Saturday, April 18, 2009


Are other people (take that to mean normal people) as strongly affected by anniversaries as I am? (I have to ask, are there any normal people really? If you are one, will you teach me how to be one, please?). Back to point (which is terribly difficult now), the anniversary of my husband's death is coming up in eight days, and I feel myself turning into a basket case already.

Today, I had a full blown panic attack at work, my fourth attack this past week. During the last one, my heart rate was at 147 beats per minute. I know because I coincidentally happened to be in a doctor's office when it kicked in. I couldn't measure today, but it was faster. (I also can't get the thought out of my head, picked up in my industrial recruiting days, that all pumps are pre-rated. Just how many thuds do I have left? And are there enough for the womanchild to be strongly on her own feet before I run out?) I was in a flop sweat. (For those old enough to remember or have studied this, think Richard Nixon in the first televised presidential debates with Kennedy.) Saturday, being the busiest day of my week, I had to soldier through it, and I don't think anyone knew how close I was to really breaking down. Ten minutes before I left, I couldn't stand it anymore and took a Xanax. Freaking good girl that I am, my prescription, that taken as directed would cover one month, has lasted seven months.

Well, my heart decided that it belonged in my chest. My respiration returned to normal, and the sweat eventually evaporated, taking my oh so carefully applied makeup with it. I felt okay. I forgot that I'd taken the Xanax to help me feel okay. When I got home, I fixed a dinner of cheese slices, carrots, spinach dip, and alleged chicken tenders. With that, I opened my bottle of wine that I bought last week.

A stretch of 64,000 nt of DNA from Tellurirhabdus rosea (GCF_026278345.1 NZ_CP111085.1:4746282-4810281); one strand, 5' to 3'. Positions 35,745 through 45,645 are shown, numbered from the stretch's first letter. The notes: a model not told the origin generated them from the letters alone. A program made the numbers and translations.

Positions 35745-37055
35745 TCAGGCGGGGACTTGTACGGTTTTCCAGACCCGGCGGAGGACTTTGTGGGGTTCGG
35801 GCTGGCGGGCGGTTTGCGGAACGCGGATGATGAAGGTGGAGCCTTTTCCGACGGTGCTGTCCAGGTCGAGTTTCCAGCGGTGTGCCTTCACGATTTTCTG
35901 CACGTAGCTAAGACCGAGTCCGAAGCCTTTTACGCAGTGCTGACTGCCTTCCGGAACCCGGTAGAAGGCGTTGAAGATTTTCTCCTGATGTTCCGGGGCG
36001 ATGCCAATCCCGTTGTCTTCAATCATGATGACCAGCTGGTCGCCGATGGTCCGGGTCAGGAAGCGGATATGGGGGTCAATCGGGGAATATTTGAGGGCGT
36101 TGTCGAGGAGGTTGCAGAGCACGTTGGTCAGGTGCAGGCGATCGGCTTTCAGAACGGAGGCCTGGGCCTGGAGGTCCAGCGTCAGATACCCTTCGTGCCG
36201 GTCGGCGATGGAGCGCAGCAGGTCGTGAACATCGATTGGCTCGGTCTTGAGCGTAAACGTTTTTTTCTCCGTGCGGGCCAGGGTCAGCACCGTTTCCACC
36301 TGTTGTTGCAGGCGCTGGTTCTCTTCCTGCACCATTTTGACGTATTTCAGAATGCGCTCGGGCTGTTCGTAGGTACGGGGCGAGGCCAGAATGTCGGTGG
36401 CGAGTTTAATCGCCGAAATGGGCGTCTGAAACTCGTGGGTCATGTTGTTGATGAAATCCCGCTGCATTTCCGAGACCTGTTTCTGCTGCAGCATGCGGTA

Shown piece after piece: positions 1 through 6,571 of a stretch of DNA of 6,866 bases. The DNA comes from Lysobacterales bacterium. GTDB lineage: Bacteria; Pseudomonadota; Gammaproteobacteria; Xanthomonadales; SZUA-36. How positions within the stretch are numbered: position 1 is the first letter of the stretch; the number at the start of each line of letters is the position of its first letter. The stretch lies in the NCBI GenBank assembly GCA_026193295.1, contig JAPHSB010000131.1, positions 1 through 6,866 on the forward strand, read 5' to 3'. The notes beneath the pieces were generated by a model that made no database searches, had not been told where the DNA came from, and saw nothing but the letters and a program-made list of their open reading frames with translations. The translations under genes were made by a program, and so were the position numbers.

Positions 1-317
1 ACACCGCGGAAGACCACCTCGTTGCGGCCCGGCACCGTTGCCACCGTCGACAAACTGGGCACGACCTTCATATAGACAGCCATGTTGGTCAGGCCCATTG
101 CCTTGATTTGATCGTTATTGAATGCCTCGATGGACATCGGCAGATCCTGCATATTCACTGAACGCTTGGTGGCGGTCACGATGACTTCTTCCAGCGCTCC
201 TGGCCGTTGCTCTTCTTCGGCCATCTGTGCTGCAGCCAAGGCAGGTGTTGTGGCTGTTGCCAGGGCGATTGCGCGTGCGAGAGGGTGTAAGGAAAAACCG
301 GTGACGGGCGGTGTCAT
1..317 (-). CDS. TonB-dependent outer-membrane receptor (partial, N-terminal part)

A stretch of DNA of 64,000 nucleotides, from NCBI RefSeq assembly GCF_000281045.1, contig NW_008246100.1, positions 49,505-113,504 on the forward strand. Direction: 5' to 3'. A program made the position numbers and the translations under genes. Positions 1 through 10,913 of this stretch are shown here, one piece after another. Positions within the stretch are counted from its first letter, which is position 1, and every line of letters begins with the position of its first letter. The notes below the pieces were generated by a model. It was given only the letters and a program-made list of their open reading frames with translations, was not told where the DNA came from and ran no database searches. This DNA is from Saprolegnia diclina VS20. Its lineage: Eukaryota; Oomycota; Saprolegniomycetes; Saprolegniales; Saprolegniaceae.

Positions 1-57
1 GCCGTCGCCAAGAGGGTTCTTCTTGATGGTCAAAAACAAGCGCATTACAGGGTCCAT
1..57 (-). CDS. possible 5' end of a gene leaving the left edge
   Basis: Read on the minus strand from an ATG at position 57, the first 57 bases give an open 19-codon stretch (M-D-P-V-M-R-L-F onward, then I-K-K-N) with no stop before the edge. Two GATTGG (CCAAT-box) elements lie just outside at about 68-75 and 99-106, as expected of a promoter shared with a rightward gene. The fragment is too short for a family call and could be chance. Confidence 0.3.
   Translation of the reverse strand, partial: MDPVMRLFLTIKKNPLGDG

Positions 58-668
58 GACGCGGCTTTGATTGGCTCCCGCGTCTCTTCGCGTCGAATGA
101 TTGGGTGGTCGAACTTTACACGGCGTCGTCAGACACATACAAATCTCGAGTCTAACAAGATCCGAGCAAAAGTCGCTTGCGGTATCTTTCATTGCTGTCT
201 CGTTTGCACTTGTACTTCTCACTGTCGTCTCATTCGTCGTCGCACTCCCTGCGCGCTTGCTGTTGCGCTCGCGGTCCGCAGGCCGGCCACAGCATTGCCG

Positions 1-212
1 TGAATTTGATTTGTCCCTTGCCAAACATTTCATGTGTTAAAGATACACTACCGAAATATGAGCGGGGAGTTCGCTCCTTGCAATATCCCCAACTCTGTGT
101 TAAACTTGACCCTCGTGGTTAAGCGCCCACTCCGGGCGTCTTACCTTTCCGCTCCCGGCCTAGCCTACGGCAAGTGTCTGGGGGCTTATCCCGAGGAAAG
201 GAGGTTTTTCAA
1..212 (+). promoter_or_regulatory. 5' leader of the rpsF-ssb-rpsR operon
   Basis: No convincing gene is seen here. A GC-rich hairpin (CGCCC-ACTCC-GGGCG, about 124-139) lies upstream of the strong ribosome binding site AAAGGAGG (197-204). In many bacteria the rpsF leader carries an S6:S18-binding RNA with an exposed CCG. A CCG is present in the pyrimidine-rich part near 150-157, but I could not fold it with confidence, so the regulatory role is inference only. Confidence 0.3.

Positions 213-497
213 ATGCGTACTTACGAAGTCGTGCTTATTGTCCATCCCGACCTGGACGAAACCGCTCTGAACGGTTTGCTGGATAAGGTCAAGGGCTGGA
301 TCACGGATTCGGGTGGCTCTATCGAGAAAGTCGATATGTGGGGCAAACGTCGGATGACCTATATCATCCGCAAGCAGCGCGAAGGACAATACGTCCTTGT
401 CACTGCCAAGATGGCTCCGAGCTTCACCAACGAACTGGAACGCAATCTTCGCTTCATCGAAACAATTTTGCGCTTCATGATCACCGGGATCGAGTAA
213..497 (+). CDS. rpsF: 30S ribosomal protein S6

That's where the stupid kicks in. Wine and Xanax are not a good combination, and feeling better doesn't necessarily mean you're okay. Frankly, I'm messed up. How pathetic is it that this is the best I've felt in a year? I'm together enough to check punctuation and run spell check. It's a pity blogs don't have a discretion check button, isn't it?

Oh, since discretion is beyond my command right now, and pathetic seems to be the modus operandi, what have you thought about the poetry? Personally, I think most of it's pretty bad, but there's some nuggets in it that are worth keeping and developing. It's been tough writing a poem a day, and getting no feedback has had me up in the air. Tonight, I don't have enough pride not to ask.


Anonymous Anonymous said...

Do you find (or have you found) that blogging like this has helped you sort through all that you're feeling?

You seem to be more in touch with who you are and what you're going through--and why--than most people. And I guess I just wondered if that helps.

April 18, 2009 10:49 PM  
Blogger Gannet Girl said...

I have read and heard that anniversaries of deaths are nightmares, no matter how "well" you are doing (whatever TF that means). Try to take care of yourself and call me if you want.

I am so not looking forward to the next 4 months -- mother's day, father's day, our 35th wedding anniversary, all 5 birthdays and then the anniversary. If I could simply cancel May through September I would.

And Cyn, honestly, I have read very little of the poetry. I just can't. So many things don't work right anymore. I am telling you trhis only because I know you will get it. It's like Vivaldi sounds -- sour. Poetry, unless I know it well, seems -- interplanetary. I would never recognize myself as an English major. I'm sorry. Maybe I will try a little at a time.

April 18, 2009 10:53 PM  
Blogger Cynthia said...

OH, God/dess yes! Understand it, definitely, deal with it practically, unfortunately no.

April 18, 2009 10:53 PM  
Blogger Rebecca Anne said...

I wish I had a basket full of words I could offer up to ease your anxiety and help you through this upcoming anniversary. I don't....however, know I'm thinking of you.
I'm off to read your poetry. I'm sorry it took so long, my 'normal' (and your right, there is nothing, or no one normal in this world) routine is to check every blog once a week.......catching up in one fell swoop......
Take care of yourself now,

April 18, 2009 11:00 PM  
Blogger Nelle said...